When Doctors and Nurses Annoy Each Other: Part II

Brittany and Kylie join us again today to discuss how oncology doctors and nurses sometimes annoy each other, We discuss how doctors and nurses teaching and working styles vary, how they approach a patient case differently, and how these differences in patient care approaches can sometimes lead to tension in the workplace. We discuss the balancing act between providing quantity of life and quality of life for our patients and why it’s critical for oncology doctors and nurses to stay focused on providing both. We discuss why nurses often feel like they’re the ‘middle man’ between doctors, patients, and other clinic departments and how that can often lead to heightened frustration. We also discuss how doctors and nurses work together to achieve the same goal – despite the different styles they use to achieve it – and the challenges associated with getting caught in a patient’s ‘emotional crossfire.’

Kylie Thews is an RN and OCN at Green Bay Oncology’s Infusion department. For nearly 5 years, she has helped patients receiving cancer treatment and care. She holds a Bachelor’s degree in Rehabilitation Psychology from the University of Wisconsin, Madison, and a Bachelor’s degree in Nursing from Rasmussen College. After graduating and following her work at Gilda’s Club, Kylie quickly realized she wanted to work at a facility where she could be hands-on in helping and treating cancer patients. Her unwavering passion and dedication led her to become the recipient of the 2019 Green Bay Oncology Karen Klarkowski Education Award.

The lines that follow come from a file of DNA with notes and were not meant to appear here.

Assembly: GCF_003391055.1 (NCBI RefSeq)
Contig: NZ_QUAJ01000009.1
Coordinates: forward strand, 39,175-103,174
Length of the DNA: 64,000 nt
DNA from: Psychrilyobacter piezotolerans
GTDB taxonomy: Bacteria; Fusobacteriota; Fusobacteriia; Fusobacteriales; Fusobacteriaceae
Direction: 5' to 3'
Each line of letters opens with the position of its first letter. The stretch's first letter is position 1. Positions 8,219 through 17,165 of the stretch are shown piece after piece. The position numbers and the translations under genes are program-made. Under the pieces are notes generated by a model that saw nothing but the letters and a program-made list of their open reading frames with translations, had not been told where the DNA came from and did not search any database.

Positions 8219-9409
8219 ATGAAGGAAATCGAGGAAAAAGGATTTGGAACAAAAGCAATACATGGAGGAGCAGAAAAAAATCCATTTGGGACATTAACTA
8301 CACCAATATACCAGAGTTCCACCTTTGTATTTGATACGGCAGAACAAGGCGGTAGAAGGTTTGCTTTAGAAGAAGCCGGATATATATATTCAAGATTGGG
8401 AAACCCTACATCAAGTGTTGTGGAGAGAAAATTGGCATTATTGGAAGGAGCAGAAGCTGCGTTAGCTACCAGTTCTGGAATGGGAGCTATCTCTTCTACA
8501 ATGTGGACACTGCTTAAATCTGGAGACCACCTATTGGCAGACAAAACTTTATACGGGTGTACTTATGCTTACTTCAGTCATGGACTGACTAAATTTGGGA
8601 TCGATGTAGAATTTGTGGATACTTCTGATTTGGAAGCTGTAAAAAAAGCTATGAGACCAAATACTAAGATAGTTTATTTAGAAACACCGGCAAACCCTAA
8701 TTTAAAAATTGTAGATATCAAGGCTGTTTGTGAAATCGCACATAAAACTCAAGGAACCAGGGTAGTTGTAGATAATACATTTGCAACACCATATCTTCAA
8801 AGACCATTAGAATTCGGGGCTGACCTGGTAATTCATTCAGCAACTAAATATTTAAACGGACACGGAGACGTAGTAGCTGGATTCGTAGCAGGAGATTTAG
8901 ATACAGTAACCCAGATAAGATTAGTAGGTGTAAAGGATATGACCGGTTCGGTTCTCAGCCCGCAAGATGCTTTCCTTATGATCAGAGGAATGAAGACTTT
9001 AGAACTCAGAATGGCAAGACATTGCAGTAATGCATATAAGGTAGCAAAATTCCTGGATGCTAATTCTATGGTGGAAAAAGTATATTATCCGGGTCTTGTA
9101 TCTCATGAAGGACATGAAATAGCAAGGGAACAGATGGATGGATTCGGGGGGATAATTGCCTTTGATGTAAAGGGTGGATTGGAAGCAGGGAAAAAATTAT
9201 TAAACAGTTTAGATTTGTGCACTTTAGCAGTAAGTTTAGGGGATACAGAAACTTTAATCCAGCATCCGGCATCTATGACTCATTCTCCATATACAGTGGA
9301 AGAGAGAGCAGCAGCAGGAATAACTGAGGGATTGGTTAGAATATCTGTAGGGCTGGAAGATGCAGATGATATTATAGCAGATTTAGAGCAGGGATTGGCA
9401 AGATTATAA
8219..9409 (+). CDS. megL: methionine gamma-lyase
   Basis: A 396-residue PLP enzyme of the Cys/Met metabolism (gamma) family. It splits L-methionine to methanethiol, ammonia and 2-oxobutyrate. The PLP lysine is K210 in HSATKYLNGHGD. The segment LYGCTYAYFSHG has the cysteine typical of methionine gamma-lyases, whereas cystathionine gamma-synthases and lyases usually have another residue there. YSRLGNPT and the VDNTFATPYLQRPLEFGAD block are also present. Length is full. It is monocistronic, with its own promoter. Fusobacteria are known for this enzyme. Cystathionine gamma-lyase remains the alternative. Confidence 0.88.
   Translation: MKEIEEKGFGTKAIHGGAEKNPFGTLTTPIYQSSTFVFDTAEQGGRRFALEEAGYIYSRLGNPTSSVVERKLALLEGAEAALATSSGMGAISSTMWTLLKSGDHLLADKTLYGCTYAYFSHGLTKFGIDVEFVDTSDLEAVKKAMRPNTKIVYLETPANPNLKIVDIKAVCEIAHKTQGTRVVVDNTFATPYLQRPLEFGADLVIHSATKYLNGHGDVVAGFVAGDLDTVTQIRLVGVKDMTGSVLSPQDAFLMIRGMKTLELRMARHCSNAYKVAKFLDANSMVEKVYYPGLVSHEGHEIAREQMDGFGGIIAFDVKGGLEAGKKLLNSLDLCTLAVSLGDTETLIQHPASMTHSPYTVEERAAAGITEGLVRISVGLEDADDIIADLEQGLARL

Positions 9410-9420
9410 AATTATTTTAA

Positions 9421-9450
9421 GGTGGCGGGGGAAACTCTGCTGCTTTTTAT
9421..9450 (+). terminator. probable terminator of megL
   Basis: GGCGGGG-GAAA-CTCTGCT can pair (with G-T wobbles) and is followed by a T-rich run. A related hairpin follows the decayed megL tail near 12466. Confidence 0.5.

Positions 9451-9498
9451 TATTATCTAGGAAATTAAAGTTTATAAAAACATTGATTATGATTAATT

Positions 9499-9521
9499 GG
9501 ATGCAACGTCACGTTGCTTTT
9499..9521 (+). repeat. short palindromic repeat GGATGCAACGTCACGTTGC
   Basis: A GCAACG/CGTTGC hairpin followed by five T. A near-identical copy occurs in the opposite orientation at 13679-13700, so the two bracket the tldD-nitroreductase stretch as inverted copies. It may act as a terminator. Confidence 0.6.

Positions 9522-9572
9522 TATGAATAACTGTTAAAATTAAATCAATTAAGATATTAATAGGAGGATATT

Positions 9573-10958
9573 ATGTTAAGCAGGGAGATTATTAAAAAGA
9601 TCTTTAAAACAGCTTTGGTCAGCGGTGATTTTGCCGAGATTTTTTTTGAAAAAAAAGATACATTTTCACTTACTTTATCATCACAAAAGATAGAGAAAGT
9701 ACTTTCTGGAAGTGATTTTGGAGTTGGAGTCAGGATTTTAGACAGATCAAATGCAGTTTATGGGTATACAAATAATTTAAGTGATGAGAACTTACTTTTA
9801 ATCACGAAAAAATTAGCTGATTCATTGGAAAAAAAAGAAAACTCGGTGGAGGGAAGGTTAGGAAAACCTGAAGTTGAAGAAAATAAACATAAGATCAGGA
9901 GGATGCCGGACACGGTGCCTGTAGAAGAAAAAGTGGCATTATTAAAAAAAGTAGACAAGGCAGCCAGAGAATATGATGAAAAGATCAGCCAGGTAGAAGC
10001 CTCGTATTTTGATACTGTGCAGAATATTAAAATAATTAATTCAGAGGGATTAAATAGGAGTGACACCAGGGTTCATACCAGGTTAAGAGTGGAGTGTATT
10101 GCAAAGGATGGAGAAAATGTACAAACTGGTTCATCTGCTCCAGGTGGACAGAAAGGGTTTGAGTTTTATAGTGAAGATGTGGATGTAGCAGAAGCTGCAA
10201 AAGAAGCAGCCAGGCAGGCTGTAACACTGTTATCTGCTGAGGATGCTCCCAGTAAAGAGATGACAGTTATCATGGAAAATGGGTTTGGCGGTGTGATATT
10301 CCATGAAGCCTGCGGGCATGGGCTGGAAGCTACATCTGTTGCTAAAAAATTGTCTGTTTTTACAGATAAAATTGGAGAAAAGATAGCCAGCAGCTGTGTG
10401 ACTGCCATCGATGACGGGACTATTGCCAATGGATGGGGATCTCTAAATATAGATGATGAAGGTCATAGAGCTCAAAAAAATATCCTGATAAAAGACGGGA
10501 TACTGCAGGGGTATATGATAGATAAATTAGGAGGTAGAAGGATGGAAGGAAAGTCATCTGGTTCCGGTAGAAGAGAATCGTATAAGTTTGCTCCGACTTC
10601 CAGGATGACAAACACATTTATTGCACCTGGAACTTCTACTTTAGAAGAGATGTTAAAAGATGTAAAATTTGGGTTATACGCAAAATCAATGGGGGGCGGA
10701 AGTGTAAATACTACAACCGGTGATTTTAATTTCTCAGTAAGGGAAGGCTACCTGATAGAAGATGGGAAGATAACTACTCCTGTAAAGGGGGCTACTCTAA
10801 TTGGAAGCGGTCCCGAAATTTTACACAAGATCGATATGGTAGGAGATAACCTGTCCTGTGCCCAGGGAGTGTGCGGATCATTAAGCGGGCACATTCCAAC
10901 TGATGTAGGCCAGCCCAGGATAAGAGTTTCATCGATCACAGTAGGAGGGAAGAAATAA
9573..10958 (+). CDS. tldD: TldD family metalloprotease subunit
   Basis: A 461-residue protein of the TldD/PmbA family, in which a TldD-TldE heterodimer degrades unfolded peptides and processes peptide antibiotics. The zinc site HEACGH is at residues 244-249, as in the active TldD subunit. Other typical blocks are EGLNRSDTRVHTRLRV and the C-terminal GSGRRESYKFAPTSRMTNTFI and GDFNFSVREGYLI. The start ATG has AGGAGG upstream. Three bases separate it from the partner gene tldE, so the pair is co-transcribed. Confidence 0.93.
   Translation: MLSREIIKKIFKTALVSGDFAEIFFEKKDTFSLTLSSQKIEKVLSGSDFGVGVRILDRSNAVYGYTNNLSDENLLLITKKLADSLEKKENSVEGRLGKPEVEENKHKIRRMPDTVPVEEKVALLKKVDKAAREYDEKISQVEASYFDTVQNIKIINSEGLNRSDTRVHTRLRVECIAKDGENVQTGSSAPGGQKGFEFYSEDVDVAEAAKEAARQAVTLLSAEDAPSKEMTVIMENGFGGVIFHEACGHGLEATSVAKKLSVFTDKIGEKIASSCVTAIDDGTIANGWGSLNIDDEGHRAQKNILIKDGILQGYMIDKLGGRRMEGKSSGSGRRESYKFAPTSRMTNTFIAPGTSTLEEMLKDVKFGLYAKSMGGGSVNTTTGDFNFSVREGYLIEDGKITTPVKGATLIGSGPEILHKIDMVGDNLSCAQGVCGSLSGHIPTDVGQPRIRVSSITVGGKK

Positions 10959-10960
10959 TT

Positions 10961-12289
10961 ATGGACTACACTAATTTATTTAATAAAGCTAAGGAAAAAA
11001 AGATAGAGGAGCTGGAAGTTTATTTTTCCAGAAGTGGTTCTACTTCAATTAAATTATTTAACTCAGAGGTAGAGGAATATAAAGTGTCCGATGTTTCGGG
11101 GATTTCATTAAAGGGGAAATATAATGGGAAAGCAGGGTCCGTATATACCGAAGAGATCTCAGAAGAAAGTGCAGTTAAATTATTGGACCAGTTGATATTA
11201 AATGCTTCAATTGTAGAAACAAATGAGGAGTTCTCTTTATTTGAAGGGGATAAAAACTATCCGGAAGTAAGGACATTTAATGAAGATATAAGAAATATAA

Brittany Cook has spent her life helping others. From the young age of 14, Brittany delivered her niece on her bathroom floor while speaking with 911 operators. From that moment, Brittany knew her dream career was to help others. That’s when she decided to become a nurse. After receiving her Associate’s degree in Nursing from Northeast Wisconsin Technical School, Brittany began working as a Critical Care Nurse at various hospitals until she decided to focus her career on helping cancer patients. Today, Brittany serves as Green Bay Oncology’s Care Manager, ensuring patients receive the best care possible.

“Quantity of life is important, but we also want to make sure that in that quantity, we’re providing good quality of life.”
– Brittany Cook

This week on Cancer Covered:

  • How doctors and nurses approach a patient case differently
  • What we believe often causes tension between doctors and nurses
  • Balancing quantity and quality of life
  • Why do nurses often feel like the ‘middle man’ between doctors, other departments, and the patients
  • How doctors and nurses work as a team, despite focusing on different aspects of a patient’s care
  • Determining which ‘hills’ are important to focus on in a patient’s care plan
  • Getting caught in the emotional crossfire
  • Understanding ‘Sophmore Syndrome”

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